Introducing Causality and Traceability in Word-of-Mouth Algorithms

Jan. 1, 2010


Heath Hohwald, Enrique Frias-Martinez, Manuel Cebrian, Nuria Oliver


Understanding the spread of information in a social network has proven useful in numerous areas, with viral marketing and epidimeology being two of the more prominent ones. Word-ofmouth algorithms are one class of algorithms that have been developed to model how information is verbally spread in a social network. However, two significant limitations of current word-ofmouth algorithms are their inability to: (1) capture when communication or contacts take place and (2) explain where the information possessed by each individual came from. In this paper, we present a novel word-of-mouth algorithm that addresses these drawbacks by considering the temporality of communication and by tracing the spread of influence within a social network. The traces of influence prove useful for the identification of the most important individuals in a social network and for inferring causality. We apply the proposed algorithm to a large set of call detail records (CDRs) and validate it via simulations of word-ofmouth traces. Our two main findings are that (1) influence is better understood when the temporal dimension is added to the model and (2) the spread of information and influence in a network has several statistical invariants.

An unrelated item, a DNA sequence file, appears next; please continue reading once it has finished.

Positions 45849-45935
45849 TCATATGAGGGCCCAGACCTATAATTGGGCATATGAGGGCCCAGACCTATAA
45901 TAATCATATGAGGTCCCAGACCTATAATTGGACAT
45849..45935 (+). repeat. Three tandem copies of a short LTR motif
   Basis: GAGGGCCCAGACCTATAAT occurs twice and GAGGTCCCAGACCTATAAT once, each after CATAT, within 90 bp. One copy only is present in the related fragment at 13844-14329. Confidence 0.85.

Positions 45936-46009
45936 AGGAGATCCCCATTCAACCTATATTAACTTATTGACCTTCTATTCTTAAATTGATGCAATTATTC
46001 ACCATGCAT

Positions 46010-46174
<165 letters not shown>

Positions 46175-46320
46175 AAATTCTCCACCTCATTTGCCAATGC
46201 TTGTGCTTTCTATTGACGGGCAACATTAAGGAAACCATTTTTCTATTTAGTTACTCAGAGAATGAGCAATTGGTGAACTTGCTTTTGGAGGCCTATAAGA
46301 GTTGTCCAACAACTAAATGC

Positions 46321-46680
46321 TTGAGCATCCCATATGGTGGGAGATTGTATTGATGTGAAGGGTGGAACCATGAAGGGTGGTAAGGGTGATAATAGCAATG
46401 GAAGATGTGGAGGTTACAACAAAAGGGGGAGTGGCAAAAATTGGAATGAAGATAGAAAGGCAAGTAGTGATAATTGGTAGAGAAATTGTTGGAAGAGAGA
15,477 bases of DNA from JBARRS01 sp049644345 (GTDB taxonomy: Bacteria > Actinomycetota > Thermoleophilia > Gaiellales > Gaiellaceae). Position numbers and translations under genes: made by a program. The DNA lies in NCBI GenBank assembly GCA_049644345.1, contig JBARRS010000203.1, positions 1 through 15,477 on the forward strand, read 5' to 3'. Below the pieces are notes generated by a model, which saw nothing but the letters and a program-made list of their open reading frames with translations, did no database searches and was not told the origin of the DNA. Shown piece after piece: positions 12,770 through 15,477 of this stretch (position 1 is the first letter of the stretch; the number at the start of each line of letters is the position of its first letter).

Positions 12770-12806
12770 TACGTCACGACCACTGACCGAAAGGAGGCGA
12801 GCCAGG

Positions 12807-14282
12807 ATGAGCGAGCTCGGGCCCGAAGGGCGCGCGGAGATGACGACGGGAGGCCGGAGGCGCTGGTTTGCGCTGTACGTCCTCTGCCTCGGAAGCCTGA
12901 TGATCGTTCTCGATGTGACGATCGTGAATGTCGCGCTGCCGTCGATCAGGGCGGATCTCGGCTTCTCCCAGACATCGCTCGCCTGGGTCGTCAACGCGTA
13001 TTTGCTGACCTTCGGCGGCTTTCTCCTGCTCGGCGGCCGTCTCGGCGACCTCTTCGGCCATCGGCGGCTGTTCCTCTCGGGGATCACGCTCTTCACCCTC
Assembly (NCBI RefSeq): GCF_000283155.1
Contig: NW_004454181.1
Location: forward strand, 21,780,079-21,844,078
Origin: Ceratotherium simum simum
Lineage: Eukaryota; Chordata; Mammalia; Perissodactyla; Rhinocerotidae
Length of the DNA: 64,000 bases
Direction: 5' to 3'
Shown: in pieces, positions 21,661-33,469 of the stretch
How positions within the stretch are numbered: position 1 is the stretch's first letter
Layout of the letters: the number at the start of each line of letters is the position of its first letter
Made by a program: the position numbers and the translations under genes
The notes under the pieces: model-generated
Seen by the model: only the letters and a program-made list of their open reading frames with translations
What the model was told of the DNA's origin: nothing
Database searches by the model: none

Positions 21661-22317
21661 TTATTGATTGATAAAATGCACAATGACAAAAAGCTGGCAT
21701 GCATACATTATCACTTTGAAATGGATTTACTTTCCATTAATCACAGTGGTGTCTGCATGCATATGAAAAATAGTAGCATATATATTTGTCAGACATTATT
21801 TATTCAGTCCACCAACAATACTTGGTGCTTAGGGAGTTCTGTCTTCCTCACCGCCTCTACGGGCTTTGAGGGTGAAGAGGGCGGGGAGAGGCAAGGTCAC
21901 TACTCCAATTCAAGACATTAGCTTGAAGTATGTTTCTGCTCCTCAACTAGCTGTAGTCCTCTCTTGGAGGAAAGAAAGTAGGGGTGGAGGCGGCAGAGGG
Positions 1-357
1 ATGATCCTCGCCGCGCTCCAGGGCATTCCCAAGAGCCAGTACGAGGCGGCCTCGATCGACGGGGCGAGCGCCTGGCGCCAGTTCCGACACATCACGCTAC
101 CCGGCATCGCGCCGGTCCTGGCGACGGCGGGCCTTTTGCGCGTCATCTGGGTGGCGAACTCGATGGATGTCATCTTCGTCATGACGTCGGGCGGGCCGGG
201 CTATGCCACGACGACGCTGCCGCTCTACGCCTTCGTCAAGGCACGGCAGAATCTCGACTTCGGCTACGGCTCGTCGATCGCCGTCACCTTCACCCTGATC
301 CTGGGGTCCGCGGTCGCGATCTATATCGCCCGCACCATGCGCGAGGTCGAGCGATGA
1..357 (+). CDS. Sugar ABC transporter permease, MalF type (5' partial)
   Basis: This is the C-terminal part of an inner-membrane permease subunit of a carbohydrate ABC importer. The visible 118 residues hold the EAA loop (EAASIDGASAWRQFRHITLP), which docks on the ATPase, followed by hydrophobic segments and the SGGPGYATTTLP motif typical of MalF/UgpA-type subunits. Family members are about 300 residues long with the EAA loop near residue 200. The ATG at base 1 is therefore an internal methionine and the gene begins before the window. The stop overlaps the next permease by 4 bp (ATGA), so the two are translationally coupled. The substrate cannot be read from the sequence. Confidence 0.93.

Related Content